“Tyler.  Tyler.  Hey, Tyler.  Let’s sing a song,” I whispered in his ear.  A careful, gentle distraction from the buttocks in the mirror.

Two side notes:

1. Tyler likes for me to say poems or sing songs that he knows, and then he fills in the blank with the words I leave out.  A charming little game, most days.

2. The real words to the song are:

Well, I have a thing to tell you and it won’t take long,
the way I feel about you is a kind of a song.
It’s start with an Oooooh, and ends with a kiss,
and all along the middle it goes on like this:
It goes, Oooooh, Snuggle Puppy of mine,
everything about you is especially fine.
I love what you are,
I love what you do,
fuzzy little Snuggle Puppy, I love you.

We’ve been singing this one since he was listening to my voice from inside my body.  He knows it well.

So, I began to sing softly in his ear. Whisper-singing.  It’s a great trick. You should try it.  But don’t try it in an orthodontist office with Tyler. He took this opportunity to explore poetic license.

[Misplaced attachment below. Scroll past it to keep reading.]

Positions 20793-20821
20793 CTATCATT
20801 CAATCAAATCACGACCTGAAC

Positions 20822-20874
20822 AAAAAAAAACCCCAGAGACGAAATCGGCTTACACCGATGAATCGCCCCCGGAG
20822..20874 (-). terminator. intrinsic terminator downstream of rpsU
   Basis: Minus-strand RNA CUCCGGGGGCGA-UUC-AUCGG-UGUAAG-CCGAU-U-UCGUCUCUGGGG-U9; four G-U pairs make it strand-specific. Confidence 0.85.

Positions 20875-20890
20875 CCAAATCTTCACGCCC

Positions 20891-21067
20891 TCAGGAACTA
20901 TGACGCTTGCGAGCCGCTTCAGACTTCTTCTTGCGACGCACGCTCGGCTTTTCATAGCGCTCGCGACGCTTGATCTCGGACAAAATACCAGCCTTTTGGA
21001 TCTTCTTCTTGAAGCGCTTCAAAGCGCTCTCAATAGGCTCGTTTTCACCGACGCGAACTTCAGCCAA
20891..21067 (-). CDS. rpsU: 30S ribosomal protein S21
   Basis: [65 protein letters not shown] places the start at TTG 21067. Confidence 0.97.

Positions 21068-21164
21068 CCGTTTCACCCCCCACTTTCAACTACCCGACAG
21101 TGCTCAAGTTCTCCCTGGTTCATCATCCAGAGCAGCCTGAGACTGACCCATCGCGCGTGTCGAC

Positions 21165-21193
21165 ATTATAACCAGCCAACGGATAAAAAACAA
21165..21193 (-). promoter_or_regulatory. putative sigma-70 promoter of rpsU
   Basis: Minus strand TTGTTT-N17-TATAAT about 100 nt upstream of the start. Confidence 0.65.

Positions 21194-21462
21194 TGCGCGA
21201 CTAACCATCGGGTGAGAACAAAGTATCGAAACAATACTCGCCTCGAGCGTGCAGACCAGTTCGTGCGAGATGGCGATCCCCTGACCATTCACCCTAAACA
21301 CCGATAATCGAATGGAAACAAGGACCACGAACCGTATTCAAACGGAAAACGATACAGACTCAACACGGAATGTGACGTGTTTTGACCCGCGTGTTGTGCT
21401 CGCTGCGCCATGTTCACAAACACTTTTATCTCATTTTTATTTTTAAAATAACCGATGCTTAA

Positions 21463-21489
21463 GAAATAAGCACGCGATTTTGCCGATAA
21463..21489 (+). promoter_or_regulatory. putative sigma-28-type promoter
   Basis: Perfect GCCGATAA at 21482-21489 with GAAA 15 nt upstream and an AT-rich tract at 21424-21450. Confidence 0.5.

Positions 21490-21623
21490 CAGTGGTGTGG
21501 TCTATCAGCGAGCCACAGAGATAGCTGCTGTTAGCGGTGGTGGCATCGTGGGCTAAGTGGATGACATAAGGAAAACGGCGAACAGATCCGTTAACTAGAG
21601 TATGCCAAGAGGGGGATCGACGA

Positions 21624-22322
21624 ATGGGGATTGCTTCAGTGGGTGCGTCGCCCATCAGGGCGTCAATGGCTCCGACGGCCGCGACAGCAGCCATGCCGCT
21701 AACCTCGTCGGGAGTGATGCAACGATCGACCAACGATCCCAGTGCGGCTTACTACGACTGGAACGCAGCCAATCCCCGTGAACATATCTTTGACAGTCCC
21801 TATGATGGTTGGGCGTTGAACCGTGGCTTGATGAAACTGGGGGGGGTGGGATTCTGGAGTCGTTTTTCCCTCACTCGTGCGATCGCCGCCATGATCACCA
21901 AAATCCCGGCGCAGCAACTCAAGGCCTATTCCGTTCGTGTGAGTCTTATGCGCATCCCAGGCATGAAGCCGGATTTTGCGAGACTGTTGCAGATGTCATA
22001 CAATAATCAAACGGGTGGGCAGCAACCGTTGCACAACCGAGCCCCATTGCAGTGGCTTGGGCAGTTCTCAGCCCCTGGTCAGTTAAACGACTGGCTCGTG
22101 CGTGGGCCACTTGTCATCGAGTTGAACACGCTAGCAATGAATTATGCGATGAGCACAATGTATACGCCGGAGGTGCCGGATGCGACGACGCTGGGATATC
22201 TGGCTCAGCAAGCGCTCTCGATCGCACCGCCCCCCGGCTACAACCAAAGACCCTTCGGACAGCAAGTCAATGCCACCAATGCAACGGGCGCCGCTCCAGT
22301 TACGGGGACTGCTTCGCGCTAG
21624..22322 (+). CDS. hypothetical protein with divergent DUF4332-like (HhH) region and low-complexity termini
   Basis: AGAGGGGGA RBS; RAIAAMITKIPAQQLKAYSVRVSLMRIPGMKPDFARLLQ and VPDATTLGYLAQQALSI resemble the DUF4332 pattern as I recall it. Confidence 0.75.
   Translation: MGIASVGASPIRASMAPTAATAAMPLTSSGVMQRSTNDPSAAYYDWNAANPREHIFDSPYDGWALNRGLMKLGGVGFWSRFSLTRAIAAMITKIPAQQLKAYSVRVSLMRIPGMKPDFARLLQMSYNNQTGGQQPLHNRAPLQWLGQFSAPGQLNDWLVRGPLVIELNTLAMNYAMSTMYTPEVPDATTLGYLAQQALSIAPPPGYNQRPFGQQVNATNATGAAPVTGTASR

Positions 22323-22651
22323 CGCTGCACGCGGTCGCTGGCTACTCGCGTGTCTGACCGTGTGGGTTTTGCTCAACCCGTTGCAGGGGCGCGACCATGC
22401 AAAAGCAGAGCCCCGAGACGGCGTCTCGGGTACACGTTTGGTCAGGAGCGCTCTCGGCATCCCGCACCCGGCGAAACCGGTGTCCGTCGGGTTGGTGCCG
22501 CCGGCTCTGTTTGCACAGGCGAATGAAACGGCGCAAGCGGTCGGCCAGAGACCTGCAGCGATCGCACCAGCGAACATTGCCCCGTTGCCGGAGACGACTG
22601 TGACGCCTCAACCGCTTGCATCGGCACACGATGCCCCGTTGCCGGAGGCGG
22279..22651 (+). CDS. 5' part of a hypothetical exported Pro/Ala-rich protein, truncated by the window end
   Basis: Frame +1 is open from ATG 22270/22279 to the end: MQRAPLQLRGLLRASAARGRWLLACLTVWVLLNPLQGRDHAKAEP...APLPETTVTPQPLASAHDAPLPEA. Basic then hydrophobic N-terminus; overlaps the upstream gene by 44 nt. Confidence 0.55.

Me: “Well, I have a thing to tell you and it won’t take –”
Ty: “Poop.”
Me: “The way I feel about you is a kind of a –”
Ty: “Butt.”
Me: “It’s start with a –”
Ty: “Poop.”
Me: “And ends with a –”
Ty: “Penis.”
Me: “And all along the middle it goes on like this: it goes–”
Ty: “Poop, Snuggle Puppy of mine.”
Me: “Everything about you is especially –”
Ty: “Butt.”
Me: “I love what you are, I love what you do, fuzzy little Snuggle Puppy, I love —
Ty: “Poop.”

Except nobody could hear what I was singing, so it just sounded like he was randomly chanting these words loudly (did I mention he was nearly shouting?).

Enough with the singing, then.

By the way, the ortho tech was sitting right beside me this whole time, making gentle, kind, gracious conversation.  Tyler invited her to the pool.  She said she would love to, if only she had brought her swimsuit.

Oh, hey!  It’s my turn with the orthodontist!  Sweet!

The doctor reclined my chair; Tyler reclined with me, his elbows on my chest and his chin in his hands.  If you’ve ever had a doctor’s hands in your mouth while your son lay on your chest, well, then we have somethign in common.